As Paul put it, "Rich people get insurance subsidized by poor people, build on beaches. ... Their houses get washed away, and poor people pay to rebuild. ... It's a reason we're totally bankrupt."
Yes, it is. My house eventually washed away, and you paid. That's wrong.
Federal emergency management fails, too. After Hurricane Hugo, Sen. Ernest Hollins called FEMA "bureaucratic jackasses that should just get the hell out of the way."
So politicians promised they'd improve FEMA. But three years later, after Hurricane Andrew, Sen. Barbara Mikulski said, "Government's response to Andrew was seen by many hurricane victims as a disaster itself."
Again, the bureaucrats said they'd fix it. Then came Katrina. Almost 2,000 people died.
FEMA even got in the way of rescue efforts. Wal-Mart offered flood victims three trailer trucks filled with water. FEMA turned them away. It prevented the Coast Guard from delivering fuel. It shipped 91,000 tons of ice for Louisiana hurricane victims to Maine and Arizona.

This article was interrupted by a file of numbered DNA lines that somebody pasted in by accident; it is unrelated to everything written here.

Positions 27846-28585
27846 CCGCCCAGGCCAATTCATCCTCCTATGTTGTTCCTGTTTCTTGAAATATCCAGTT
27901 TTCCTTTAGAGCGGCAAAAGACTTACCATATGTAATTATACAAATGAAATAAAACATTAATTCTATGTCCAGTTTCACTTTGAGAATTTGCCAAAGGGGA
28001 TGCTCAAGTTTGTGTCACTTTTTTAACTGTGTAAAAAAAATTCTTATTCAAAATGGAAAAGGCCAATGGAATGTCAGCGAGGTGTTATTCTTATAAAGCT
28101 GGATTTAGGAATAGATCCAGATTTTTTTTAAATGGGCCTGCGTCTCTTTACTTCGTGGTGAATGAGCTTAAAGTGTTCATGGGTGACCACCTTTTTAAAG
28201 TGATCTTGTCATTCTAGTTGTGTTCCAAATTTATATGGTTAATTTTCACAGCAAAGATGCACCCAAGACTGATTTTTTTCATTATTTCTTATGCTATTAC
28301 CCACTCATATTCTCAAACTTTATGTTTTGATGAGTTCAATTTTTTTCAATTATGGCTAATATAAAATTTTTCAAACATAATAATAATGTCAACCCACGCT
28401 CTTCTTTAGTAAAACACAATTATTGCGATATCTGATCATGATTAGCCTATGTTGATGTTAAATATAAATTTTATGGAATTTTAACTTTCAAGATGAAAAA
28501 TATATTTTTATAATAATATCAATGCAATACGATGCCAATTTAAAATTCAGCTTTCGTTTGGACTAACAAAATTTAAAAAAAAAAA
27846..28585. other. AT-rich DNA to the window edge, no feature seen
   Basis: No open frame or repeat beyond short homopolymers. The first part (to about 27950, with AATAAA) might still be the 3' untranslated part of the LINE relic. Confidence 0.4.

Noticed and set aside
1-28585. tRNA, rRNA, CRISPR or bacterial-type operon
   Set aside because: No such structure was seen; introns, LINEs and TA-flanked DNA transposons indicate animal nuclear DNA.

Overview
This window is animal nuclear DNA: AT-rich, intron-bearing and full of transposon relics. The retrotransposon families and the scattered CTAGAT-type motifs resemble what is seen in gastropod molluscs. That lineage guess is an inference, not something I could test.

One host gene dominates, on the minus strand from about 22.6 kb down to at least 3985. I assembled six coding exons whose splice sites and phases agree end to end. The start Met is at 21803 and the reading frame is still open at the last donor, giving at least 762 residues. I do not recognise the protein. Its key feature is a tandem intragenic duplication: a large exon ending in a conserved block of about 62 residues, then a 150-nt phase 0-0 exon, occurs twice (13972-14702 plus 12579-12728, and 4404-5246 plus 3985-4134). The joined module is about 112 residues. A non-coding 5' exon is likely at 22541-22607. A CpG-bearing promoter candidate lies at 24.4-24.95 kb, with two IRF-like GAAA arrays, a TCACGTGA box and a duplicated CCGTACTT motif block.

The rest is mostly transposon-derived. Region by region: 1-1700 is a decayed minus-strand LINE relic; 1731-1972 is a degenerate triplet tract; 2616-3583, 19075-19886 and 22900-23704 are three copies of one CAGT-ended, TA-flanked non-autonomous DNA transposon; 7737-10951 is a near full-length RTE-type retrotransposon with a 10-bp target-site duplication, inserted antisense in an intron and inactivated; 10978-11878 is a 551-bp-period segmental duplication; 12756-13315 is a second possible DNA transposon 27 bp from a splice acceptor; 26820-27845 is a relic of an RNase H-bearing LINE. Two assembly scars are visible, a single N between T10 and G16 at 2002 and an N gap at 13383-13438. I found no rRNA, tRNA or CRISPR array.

FEMA got better reviews this month, but the jury is still out. Let's see what reporters reveal in the coming weeks. Even brilliant government bureaucracies become incompetent over time, because everyone must follow the mind-numbing rules.
Economist Steven Horwitz researched prior disasters and says, "Firms like Wal-Mart, Lowe's, Marriott and McDonald's were major forces for good in getting resources to people in very desperate times, (but) FEMA was an absolute disaster. FEMA did not get into New Orleans in some cases for a week or 10 days."
No one says Wal-Mart should replace local police and firefighters. But local assistance is better. And each Wal-Mart store manager knows his neighborhood's needs. "FEMA is situated in Washington," said Horwitz. "It does not understand as well the needs of local communities."